|By TIM ALEXANDER
CHICAGO, Ill. — The USDA/NASS annual Prospective Plantings report, issued Friday, calls for U.S. farmers to plant a record 76.895 million acres of soybeans during the 2006 season, up 7 percent from last year.
The report also projects that 78.019 million acres will be devoted to corn, the smallest acreage amount since 2001 and 5 percent less than 2005’s acreage total.
In Illinois, farmers are expected to plant 11.4 million acres of corn, down 6 percent from last year, and soybean acreage is expected to rise by 6 percent to 10.1 million acres.
According to one Chicago grain trader, the larger-than-expected drop in corn acres projected in the report is a “landmark” event. Jim Bower of Bower Trading said during Friday’s Chicago Board of Trade (CBOT) press briefing that in his 30 years of trading, he’s never seen the trade estimate for corn plantings appear so far from USDA’s estimates.
According to Bower, the last time the two estimates were so far apart was in 1989 and CBOT corn futures later rallied 20 to 25 cents. “Obviously it’s a shell-shocked market,” Bower said. “These numbers have to be gone through, dissected, looked at, massaged … and look at how the weather’s going to change and go from there.”
Meteorologist Greg Soulje told news sources that spring planting conditions could be extremely volatile, and that drought conditions continue to plague parts of Illinois and the country.
“The drought, by the way, is not over with. In our estimate, it’s likely to re-intensify,” said Soulje, adding that rains likely to occur in coming weeks will help recharge topsoil moisture across much of Ill. but likely won’t do much for subsoil moisture levels.
Darrel Good, extension economist for the University of Illinois (UOI), said earlier in March that most analysts were on record as predicting the decline in planting intentions for corn and increase in intentions for soybeans.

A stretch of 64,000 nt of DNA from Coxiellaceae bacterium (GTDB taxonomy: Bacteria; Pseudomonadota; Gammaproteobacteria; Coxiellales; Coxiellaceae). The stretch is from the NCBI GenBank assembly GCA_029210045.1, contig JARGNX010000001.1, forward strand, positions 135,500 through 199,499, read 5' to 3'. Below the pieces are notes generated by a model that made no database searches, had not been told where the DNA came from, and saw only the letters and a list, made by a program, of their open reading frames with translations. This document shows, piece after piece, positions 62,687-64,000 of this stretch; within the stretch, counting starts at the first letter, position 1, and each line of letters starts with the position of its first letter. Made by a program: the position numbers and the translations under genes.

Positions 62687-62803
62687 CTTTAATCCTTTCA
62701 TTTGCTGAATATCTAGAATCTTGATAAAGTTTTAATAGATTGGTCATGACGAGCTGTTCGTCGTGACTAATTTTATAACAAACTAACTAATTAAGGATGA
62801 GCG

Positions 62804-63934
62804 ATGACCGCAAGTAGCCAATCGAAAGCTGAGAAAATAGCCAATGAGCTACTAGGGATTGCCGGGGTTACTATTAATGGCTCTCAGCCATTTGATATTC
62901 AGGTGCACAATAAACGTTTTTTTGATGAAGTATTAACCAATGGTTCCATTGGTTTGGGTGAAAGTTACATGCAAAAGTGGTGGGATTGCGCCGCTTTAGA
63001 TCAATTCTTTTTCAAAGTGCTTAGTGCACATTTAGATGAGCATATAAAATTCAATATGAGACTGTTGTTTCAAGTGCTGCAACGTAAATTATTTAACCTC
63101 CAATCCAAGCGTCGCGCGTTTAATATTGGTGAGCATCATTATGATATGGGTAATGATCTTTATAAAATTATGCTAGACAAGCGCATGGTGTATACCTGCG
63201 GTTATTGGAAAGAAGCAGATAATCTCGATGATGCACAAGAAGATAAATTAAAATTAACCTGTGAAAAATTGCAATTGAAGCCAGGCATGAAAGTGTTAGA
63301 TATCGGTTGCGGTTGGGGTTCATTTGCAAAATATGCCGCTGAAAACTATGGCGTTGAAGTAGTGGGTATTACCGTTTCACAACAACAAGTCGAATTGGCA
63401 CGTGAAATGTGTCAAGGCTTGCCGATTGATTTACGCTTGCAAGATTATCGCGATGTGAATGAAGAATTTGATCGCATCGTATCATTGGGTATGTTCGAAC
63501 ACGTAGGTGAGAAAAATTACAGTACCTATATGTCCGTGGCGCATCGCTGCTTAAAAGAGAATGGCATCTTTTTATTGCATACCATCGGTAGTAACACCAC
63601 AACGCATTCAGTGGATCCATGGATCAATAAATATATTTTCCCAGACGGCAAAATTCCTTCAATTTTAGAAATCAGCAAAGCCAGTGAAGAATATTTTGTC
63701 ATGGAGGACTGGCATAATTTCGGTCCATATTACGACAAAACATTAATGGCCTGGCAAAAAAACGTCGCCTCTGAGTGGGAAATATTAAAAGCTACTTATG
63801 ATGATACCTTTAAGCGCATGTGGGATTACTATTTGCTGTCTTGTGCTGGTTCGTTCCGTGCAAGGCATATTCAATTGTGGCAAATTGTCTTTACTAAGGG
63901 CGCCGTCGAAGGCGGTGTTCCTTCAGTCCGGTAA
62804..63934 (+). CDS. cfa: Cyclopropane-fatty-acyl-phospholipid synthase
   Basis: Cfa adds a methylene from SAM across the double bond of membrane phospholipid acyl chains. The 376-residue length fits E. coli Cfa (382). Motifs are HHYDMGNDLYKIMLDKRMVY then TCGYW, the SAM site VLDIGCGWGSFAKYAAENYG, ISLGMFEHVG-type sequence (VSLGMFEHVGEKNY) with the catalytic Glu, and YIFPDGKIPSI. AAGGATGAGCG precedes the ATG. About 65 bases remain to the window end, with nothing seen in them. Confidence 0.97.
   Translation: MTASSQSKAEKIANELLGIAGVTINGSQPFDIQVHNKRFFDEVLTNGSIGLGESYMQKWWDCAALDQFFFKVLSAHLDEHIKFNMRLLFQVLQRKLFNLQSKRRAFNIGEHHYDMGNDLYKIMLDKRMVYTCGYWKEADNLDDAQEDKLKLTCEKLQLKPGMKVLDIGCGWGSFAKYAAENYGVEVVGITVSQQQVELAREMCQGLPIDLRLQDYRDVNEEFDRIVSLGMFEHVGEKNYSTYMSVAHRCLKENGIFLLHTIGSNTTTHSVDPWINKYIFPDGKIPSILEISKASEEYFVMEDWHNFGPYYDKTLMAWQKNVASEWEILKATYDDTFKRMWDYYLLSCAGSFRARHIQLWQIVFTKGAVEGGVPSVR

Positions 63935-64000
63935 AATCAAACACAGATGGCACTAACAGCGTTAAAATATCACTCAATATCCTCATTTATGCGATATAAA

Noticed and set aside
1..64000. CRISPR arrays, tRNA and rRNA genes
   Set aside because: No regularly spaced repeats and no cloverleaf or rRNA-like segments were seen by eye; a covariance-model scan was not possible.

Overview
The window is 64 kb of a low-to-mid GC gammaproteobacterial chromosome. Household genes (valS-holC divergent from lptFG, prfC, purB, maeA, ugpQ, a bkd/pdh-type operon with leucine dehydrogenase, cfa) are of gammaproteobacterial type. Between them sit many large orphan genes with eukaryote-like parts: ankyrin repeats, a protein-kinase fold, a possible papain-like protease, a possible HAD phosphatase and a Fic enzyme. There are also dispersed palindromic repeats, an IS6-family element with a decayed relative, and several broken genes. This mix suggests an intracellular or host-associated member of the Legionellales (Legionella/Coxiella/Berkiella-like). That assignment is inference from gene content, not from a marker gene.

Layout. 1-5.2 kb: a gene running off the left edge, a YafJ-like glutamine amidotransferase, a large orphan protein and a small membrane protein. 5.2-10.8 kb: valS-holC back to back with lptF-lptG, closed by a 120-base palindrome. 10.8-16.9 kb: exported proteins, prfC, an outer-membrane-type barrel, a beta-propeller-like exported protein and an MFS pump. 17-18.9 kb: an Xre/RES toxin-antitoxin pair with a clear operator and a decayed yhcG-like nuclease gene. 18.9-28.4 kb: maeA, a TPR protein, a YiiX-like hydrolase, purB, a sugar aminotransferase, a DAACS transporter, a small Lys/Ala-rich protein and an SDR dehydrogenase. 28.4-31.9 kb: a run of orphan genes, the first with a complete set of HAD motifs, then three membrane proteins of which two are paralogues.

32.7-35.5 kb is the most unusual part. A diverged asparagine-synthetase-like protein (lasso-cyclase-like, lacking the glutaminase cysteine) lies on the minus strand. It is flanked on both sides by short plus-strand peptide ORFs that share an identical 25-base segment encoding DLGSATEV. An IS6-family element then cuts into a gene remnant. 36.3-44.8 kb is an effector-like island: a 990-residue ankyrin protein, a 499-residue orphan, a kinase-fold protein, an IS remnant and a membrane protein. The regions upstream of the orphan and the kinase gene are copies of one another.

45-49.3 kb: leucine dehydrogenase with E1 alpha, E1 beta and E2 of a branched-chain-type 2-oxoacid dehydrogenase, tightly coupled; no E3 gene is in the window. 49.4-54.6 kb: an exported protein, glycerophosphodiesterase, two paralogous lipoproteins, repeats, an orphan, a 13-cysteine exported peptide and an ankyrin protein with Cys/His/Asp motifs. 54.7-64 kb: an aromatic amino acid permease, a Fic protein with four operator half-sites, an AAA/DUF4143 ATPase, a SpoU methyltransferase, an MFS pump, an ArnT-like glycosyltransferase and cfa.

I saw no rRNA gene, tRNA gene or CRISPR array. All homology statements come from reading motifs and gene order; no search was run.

“The debate generally centers around the magnitude of these changes,” Good said in his Weekly Outlook, published by the UOI’s College of A.C.E.S.
“Acreage of spring-planted crops, however, could deviate from intentions due to escalating spring wheat prices, potential for abandoned hard red winter wheat acreage to be replanted to other crops, changes, if any, in price relationships of spring planted crops, and spring weather conditions.”
Scott N. Davis, CCA, strategic development manager for Trisler Seed Farms, Inc. said farmers his company works with would react differently depending on geography and economic factors.
“Certain regions of the country are more likely to switch from corn to beans, for example southern Indiana and southern Illinois,” Davis said. “These regions are typically lower-yield environments with much more risk, so a few more of these farmers are switching from corn to beans.
“The other factor is economics. Many farmers that are financially strapped are switching to beans due to a lower input cost, even though a lot of the market fundamentals still favor raising corn. Where the farmers are in a better financial position, I actually see decisions being made to reduce bean acreage and go more corn-on-corn. Despite the higher input cost, these farmers are trying to take advantage of stronger corn demand and higher potential returns next fall.”
To view the complete USDA Prospective Plantings report, see its NASS website at www.nass.usda.gov
This farm news was published in the April 5, 2006 issue of Farm World.